Digital skilling platforms can be used to help migrant labour acquire new skills in their free time, even while they are employed.
With the onset of Covid-19, we have witnessed the mass migration of people from urban locations to their native places across the length and breadth of the country. A small percentage has managed to find jobs locally, many have started moving back to urban locations as there is no earning opportunity in their villages.
The important point to be observed is that a significant number of migrants do physical labour, living in urban centres with very poor amenities. Migrant labour is part of the unorganised sector and often subjected to disputes and conflicts related to their payments. Further, physical labour does take a toll and the segment in the age group of 30-40 years frequently start visiting villages for treatment of chronic illnesses. And it has been observed that once these men enter their 40s, they prefer to take up local labour and the cycle once again starts with the next generation of youth leaving the villages in search of work.
This unending cycle of migration, however, leaves them mostly in penury other than short intervals during which time they are able to earn reasonable sums of money mainly in the prime of their youth. Thus, the subject of migration is complex and requires a multi-pronged approach to help the migrants derive lasting benefits from their migration or their return to native places. How can digital technology mitigate the problems faced by the migrant workers?
The fundamental premise of migration is the specific skills migrants possess at the time of migrating to urban locations. Once they commence work in urban locations, migrants should be provided with training for upskilling themselves or for acquiring new skills which would extend their remunerative period and also enable them to find new jobs or livelihoods when they wish to return to their native places.
Using digital skilling platforms, they should be encouraged to acquire new skills. The government should develop skills matrix with minimum suggested compensation for each level so that migrants are motivated to upgrade themselves and employers would have to pay them the compensation they deserve.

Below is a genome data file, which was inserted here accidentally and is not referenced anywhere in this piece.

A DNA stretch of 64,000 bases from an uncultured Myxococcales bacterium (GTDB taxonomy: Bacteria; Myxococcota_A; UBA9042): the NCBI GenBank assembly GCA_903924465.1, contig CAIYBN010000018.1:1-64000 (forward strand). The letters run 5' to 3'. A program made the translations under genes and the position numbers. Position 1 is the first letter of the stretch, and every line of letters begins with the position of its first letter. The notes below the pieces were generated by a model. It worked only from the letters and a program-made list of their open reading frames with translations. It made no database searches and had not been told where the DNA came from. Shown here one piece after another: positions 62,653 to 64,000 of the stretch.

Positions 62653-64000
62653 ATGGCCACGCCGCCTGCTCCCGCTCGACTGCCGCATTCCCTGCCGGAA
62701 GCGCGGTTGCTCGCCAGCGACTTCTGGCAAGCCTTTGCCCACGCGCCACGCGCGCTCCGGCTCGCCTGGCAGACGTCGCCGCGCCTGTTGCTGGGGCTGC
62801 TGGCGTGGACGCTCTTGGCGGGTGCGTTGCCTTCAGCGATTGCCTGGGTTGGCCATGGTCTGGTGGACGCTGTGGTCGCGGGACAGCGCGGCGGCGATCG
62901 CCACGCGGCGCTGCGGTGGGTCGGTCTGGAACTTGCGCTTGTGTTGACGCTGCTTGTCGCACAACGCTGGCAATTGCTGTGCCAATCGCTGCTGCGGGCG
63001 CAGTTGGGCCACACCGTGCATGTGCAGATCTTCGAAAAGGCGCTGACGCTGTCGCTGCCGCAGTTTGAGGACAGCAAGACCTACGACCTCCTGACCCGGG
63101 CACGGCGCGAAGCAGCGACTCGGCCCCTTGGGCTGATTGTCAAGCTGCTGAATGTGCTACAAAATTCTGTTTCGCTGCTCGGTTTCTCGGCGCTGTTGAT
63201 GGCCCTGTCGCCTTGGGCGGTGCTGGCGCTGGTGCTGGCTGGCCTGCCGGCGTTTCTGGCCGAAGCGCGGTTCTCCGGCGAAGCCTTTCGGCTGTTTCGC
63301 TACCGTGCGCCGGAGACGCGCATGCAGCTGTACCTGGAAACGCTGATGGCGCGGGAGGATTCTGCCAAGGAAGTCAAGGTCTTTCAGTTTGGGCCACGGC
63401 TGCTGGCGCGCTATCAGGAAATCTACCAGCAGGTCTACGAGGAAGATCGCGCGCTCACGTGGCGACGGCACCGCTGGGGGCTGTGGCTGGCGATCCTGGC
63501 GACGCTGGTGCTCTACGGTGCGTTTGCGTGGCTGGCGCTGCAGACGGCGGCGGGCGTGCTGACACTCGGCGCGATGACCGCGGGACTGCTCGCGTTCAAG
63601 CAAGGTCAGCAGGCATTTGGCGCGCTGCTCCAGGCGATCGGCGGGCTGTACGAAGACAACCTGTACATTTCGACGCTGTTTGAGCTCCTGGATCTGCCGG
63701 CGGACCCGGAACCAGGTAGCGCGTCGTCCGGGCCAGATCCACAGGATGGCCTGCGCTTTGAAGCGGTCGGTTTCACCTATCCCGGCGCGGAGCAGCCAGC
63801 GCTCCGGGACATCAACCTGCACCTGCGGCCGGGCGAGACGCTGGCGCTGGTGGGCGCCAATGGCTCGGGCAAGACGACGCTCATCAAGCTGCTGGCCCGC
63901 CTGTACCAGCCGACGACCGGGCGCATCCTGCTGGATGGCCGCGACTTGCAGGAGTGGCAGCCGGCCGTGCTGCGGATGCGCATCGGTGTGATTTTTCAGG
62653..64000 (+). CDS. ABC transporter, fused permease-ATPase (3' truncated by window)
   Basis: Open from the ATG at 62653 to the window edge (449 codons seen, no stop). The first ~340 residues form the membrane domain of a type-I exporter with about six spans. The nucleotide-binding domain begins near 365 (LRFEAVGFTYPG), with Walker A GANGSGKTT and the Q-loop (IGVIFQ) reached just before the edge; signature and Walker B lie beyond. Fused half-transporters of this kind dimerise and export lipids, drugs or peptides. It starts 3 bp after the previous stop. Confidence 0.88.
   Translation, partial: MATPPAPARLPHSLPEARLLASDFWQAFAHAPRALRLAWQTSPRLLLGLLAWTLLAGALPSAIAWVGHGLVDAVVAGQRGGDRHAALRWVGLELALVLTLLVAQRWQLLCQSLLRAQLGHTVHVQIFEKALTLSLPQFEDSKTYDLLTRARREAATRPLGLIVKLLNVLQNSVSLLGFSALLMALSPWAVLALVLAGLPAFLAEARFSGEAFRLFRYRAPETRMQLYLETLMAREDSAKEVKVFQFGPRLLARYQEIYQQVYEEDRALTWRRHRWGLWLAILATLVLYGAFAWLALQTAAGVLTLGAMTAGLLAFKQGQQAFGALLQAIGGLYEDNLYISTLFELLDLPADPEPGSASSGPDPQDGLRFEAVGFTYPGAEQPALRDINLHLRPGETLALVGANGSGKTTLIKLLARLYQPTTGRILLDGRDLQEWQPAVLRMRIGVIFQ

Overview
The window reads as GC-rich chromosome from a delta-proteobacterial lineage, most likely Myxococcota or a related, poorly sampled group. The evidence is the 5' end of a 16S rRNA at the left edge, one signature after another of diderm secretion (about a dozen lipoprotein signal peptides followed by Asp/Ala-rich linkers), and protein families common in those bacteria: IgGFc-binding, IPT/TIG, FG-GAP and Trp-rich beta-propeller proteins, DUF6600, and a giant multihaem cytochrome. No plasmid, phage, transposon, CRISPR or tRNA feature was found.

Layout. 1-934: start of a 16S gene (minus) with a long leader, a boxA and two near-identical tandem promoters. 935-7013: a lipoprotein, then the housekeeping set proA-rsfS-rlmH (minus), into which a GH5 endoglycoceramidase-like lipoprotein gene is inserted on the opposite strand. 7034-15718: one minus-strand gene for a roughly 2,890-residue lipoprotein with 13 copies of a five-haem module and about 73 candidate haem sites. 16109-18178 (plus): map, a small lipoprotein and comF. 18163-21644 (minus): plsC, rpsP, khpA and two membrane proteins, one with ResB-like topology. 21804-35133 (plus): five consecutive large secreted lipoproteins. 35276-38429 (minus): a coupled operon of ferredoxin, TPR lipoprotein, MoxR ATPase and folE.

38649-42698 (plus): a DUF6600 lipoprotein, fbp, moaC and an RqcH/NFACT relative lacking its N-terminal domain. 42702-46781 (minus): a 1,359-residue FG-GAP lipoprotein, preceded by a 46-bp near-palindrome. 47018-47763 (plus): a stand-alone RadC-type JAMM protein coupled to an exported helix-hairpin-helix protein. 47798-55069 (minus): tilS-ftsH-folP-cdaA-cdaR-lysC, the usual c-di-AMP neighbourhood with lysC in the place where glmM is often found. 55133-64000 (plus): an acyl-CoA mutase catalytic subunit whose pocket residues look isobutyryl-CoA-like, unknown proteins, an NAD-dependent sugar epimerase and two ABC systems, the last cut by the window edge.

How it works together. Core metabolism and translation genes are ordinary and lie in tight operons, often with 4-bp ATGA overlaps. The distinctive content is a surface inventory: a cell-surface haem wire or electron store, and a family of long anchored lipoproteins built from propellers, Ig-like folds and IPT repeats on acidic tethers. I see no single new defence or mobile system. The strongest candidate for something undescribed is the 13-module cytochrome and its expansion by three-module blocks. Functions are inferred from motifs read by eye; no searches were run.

Skills maps should be constantly updated and made known to the industry in every location as well as to the migrants so that under-employment and low wages can be curtailed. Migrants who wish to return to their native places could be supported by counselling centres which can help them identify specific opportunities for employment or for setting up small enterprises with the help of digital resources. They could be motivated to set up small digital enterprises to buy/sell urban/rural produce or artisanal products and thereby extend their income earning capabilities and even provided financial support.
We often hear about how talented labour is no longer available to carry on with quality workmanship. Well-designed digital knowledge repositories could be built with user friendly digital tools to capture their experiences and valuable tacit knowledge and migrants could be motivated to contribute to these repositories with monetary rewards even after they go back to their native places.
Thus digital technology should be viewed not merely as a tool for communication or entertainment by this segment of people but something that can help in the digital mainstreaming of migrants.
The writer is chairperson, Global Talent Track, a corporate training solutions company